A Douglas-fir tussock moth larva. (THE CANADIAN PRESS/HO-Ministry of Forests, Lands, Natural Resource Operations and Rural Development)

Tussock moth infestation in Cariboo is farthest north ever recorded in B.C.

Moth, which can quickly kill Douglas fir trees, spotted south of Alkali Lake

An insect infestation that has the ability to quickly kill healthy Douglas fir trees is on the move in B.C., and the province says it’s been found farther north than ever before.

A statement from the Ministry of Forests says an infestation of tussock moth has been found in trees in the western Cariboo, just south of the community of Alkali Lake.

The pest, which during a severe infestation can kill a large Douglas fir in just one to two years, is usually found in more southern parts of the province, such as Kamloops and the Okanagan.

Tussock moth caterpillars feed on the needles of the Douglas fir, stripping limbs, which appear scorched as they die, and trees weakened by the moth are more susceptible to beetle attacks.

Hairs on the moth caterpillars can also pose a human health risk because the ministry says the hairs can cause allergic reactions in about 20 per cent of people, producing rashes, watery eyes and sneezing.

In an effort to slow the spread of the moth, the ministry says firewood should not be taken from the Wycotte Flat area south of Alkali Lake.

“Tree limbs are particularly infectious, as they may contain eggs,” the ministry statement says.

READ MORE: Cariboo lakes confirmed clear of invasive mussels after testing

Caterpillars, which can be recognized by two long, black tufts on each side of their head and another at the rear, hatch in late spring and develop into moths from late July to early September.

Female moths lay approximately 200 eggs each, which hatch the following spring and the ministry says outbreaks typically last two to four years.

Ministry officials are assessing the affected area and the statement says a treatment plan will begin when the caterpillars re-emerge next spring.

The Canadian Press

Like us on Facebook and follow us on Twitter

Just Posted

Contenders and Carlin Hall meet again for 18th annual magical visit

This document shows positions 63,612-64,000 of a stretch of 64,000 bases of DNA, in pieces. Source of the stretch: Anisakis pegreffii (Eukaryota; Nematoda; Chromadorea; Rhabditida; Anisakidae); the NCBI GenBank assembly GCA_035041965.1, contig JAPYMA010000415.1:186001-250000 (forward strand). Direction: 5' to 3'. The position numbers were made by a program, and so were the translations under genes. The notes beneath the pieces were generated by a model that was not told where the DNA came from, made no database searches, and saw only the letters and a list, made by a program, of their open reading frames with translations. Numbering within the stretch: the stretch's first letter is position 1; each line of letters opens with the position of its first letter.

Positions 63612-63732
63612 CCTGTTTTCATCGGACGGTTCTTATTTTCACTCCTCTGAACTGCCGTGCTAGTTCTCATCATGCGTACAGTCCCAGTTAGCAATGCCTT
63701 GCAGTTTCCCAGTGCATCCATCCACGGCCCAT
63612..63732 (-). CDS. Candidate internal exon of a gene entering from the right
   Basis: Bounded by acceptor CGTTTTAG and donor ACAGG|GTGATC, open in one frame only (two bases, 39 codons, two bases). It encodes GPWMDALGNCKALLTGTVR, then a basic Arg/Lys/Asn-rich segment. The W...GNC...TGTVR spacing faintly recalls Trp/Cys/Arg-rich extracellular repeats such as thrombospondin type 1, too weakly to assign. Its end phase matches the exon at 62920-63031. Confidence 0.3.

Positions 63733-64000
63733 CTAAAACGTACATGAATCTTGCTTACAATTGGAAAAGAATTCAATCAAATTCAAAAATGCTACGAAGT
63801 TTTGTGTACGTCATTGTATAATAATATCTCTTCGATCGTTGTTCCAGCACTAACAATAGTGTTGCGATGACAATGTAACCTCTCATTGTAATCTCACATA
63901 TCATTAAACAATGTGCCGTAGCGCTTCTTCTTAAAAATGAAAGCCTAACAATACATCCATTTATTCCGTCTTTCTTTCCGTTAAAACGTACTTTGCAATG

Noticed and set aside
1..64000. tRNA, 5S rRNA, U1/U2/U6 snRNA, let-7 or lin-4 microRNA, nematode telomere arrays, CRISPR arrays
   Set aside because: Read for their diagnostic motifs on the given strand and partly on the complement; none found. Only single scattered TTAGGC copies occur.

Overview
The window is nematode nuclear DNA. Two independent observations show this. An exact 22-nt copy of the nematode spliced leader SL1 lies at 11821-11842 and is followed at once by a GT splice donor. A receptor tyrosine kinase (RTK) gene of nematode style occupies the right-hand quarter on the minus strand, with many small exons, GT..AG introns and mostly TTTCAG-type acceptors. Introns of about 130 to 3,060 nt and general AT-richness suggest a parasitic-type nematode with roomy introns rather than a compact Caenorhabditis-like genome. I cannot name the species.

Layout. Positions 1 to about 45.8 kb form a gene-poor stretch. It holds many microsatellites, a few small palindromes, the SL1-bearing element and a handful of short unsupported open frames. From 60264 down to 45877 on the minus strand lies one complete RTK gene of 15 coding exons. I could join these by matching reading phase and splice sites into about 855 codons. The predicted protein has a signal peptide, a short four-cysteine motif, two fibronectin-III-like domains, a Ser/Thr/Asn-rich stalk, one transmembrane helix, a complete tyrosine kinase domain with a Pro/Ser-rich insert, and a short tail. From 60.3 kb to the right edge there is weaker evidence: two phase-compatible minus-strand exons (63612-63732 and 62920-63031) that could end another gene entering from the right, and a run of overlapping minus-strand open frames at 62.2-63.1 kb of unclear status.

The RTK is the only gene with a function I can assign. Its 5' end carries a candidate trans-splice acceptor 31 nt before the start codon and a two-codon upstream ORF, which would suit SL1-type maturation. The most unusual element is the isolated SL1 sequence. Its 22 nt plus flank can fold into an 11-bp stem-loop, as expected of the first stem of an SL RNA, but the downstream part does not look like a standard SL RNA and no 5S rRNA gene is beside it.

Much-loved musicians, Valdy and Gary Fjellgaard, along with Blu & Kelly Hopkins, tour Interior

Grey, damp, warm week ahead in Okanagan, Shuswap, Columbia

Environment Canada calling for clouds and showers, and warm temperatures, throughout the area

North Okanagan-Shuswap candidates respond

What would you and your party do to promote inclusivity and political consensus in the country?

Anti-police profanity appears overnight in Salmon Arm skatepark

People using the park said the paint was still wet Saturday morning

Salmon Arm events over Thanksgiving weekend

Get in the fall spirit with a cemetery tour on Sunday

VIDEO: Langley woman’s security camera records its own theft

Langley family discovers early morning grab was recorded

Letter writer disagrees with human-caused climate change

“The cost of climate change” [Shuswap Market News, Letters, Oct. 4] is… Continue reading

Share crash data, private insurers tell David Eby, ICBC

B.C. monopoly makes drivers retrieve their own records

B.C. VIEWS: Wolf kill, not backcountry bans, saving caribou

B.C.’s largest herds turn the corner from extinction

Letter: Canada should become an innovator to lead the world

Why does it take a 16-year-old child to chastise the world, as… Continue reading

Info nights, tuition giveaway return to Okanagan College

Salmon Arm campus open house set for Thursday, Oct. 17

Boats once plied Okanagan Lake

Lake was used as transportation corridor connecting communities in the valley

Pearson nets shootout winner as Canucks clip Flyers 3-2

Vancouver picks up second straight home win

Most Read